# How to determine the temperature of an Earth-like planet with two major heat sources?

Ghyesh is an Earth-like habitable moon that orbits a gas giant in a system with a sun significantly larger and hotter than Earth's. Both the gas giant and the sun emit an equal level of heat to the moon, which adds up to a similar level of heat that Earth experiences. The moon tilts and revolves around its axis at the same degree as Earth, has a similar atmosphere, mostly covered in water, and has similar composition. It revolves around the gas giant in a week and the gas giant revolves around the sun every 12 Earth years (same as Jupiter, essentially).

I need to figure how the temperature is generally distributed so I can figure out climate. Here's a map of the world (the red line is the equator, each line is 15 degrees of longitude/latitude apart).

One important factor for temperature is the big white mountain in the west. This is the Sun Spire and its peak is three times that of Everest. This obviously causes a large shadow that will greatly alter the temperature of the northern surrounding area (it'll also affect weather in a big way, but one thing at a time).

I'm no scientist, so forgive me if I've left out some important factors. Another thing to keep in mind is that I'm only doing enough so I can get a good grasp on how the world's climates, so I'm not going to micromanage every little thing.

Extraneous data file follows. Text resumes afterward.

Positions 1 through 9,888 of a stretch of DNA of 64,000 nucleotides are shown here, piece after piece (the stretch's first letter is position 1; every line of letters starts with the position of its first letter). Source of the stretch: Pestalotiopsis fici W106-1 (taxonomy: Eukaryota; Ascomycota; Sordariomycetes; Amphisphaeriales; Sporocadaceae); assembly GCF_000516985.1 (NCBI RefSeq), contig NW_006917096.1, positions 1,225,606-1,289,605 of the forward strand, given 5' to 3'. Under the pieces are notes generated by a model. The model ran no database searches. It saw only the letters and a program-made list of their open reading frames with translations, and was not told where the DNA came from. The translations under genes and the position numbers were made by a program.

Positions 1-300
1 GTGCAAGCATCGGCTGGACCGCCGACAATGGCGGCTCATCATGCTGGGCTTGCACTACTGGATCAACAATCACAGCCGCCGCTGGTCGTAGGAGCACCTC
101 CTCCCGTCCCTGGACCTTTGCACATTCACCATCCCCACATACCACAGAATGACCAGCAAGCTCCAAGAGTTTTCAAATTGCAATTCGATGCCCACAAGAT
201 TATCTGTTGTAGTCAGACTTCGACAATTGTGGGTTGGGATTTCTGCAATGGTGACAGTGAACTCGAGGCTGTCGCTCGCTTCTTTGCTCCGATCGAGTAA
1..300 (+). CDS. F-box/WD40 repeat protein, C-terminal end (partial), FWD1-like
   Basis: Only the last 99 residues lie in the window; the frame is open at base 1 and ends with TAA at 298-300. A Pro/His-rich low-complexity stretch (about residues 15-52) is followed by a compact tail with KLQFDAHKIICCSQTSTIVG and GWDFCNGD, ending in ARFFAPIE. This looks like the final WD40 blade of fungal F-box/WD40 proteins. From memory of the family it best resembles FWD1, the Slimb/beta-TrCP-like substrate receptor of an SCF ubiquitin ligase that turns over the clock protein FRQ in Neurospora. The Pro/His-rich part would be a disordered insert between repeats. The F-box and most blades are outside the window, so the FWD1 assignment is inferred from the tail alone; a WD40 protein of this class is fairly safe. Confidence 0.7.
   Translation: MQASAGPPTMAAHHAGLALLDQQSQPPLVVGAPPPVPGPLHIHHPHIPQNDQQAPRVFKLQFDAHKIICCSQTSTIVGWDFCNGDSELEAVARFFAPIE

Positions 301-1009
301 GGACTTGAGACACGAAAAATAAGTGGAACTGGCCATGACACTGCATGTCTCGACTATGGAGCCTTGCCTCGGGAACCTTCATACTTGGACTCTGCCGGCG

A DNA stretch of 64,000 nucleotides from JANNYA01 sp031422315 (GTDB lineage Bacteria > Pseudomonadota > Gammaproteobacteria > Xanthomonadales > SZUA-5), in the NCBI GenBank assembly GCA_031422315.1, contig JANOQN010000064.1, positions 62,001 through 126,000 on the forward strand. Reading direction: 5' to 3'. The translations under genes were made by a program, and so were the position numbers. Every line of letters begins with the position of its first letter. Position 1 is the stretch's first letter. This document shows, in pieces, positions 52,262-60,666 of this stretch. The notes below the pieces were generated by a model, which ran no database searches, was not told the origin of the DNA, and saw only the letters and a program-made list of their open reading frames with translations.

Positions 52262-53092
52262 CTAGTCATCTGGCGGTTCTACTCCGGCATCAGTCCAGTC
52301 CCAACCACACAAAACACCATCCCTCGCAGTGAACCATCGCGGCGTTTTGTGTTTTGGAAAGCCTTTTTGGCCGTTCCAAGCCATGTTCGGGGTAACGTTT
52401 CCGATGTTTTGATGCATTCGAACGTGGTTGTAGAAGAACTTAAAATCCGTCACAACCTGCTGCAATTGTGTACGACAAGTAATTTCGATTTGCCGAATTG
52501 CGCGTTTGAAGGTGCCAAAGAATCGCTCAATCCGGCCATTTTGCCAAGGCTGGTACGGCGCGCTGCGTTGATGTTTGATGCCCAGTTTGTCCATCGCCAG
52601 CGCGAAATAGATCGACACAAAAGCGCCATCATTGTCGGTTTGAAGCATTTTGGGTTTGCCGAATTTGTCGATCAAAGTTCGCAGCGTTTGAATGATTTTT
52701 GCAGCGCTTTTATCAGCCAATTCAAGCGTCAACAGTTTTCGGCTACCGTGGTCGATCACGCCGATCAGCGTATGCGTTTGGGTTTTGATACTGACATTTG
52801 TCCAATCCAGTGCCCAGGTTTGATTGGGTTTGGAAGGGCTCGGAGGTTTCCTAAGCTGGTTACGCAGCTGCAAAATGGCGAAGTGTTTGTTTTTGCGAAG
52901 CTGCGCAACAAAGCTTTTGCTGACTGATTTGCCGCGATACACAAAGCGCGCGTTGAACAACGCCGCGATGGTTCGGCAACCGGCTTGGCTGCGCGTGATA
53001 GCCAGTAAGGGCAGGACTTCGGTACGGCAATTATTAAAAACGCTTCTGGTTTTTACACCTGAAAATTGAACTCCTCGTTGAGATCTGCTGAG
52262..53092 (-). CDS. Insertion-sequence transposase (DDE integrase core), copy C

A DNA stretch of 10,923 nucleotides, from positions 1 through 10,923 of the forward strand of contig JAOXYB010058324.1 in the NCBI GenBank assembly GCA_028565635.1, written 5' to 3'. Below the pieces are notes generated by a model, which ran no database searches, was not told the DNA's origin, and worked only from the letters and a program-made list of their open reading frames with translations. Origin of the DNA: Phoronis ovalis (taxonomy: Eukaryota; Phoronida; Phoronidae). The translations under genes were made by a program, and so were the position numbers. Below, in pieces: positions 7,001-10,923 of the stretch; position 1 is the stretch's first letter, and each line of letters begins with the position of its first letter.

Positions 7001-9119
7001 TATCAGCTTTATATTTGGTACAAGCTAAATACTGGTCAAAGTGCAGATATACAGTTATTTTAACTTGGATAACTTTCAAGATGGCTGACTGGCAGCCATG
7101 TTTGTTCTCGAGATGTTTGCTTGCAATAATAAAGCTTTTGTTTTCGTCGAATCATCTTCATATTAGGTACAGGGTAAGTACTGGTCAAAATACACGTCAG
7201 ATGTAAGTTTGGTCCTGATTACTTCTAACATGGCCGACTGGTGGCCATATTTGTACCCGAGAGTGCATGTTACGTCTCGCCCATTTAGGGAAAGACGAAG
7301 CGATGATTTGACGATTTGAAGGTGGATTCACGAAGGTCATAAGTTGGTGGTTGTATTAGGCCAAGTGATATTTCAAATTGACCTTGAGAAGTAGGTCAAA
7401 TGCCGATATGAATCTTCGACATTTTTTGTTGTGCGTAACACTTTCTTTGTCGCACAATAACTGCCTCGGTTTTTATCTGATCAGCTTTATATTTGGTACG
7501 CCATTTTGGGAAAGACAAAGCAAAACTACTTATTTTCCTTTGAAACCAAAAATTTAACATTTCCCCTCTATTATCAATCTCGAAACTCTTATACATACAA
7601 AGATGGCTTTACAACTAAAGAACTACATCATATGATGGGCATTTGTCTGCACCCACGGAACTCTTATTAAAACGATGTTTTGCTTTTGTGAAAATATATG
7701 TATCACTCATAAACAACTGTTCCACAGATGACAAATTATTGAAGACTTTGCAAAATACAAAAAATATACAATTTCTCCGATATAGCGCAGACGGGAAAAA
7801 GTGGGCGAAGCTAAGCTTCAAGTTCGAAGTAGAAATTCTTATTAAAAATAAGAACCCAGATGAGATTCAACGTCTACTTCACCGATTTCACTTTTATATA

• Couple of points - a mountain 3 times the size of Everest would be unlikely on an Earth like world dues to erosion. The northern part of your world is going to be very cold as it is totally cut off from the south by the sea. I imagine it might well freeze over. Commented Nov 6, 2017 at 10:16

OK, the odds are very good this question will be put on hold because it's an open-ended climate question. In my very, very simplistic way of answering your question, I'm exposing just how complext this really is.

Currents & a Jet Stream

I've taken the liberty to cut-and-paste your map so we can see what I'm loviningly calling the Great Basin Ocean. The magenta lines are very, very, very rough currents. PLEASE NOT THAT THEY ARE WRONG All ocean currents start at the equator and loop north or south to colder climates. I've ignored the "middle of the loops" at the equator, which would split what I've drawn in half horizontally. I sincerely apologize, but I haven't the time to redraw the image after realizing my mistake — so you'll need to imagine it.

Those magenta lines basically represent what on your world would be the equivalent to the North Atlantic Current and the South Pacific Gyer. Check out the detail on Wiki's South Pacific Gyer page... look at how complex those currents are. You should be getting and idea of how massive and complex this problem is.

The white line is a possible Jet Stream that moves moisture and air around the globe due to the north polar region, currents, mountains, wind patterns, and a million other variables.

IF YOU ASSUME MY GUESSES ARE ANYWHERE NEAR CORRECT

Then the peninsula on the left is tropical, the area north of it above the jet stream is temperate trending to cold as you go north. The central mass west of your mountain is temperate, but cooler as ploar air is pulled onto it by the jet stream. I'm thinking the great rocky mountain forests around Banff, Canada or the Alps and Bavarian forests.